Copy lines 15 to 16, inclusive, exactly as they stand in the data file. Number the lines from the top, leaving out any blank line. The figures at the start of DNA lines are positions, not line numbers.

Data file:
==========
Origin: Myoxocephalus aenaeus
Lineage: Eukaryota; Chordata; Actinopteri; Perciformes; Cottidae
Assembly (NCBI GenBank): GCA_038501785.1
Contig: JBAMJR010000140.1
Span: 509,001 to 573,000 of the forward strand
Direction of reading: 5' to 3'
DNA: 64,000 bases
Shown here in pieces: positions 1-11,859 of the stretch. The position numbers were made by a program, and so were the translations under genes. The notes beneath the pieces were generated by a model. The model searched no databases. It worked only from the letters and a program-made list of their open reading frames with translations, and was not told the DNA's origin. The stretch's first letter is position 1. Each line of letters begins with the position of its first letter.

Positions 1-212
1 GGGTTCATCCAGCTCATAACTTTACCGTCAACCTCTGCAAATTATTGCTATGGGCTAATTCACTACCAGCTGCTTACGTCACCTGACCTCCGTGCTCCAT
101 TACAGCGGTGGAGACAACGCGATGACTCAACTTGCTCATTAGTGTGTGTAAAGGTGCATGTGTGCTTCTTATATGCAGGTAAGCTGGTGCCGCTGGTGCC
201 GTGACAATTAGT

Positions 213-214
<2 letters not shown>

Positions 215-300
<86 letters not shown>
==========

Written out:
Positions 215-300
<86 letters not shown>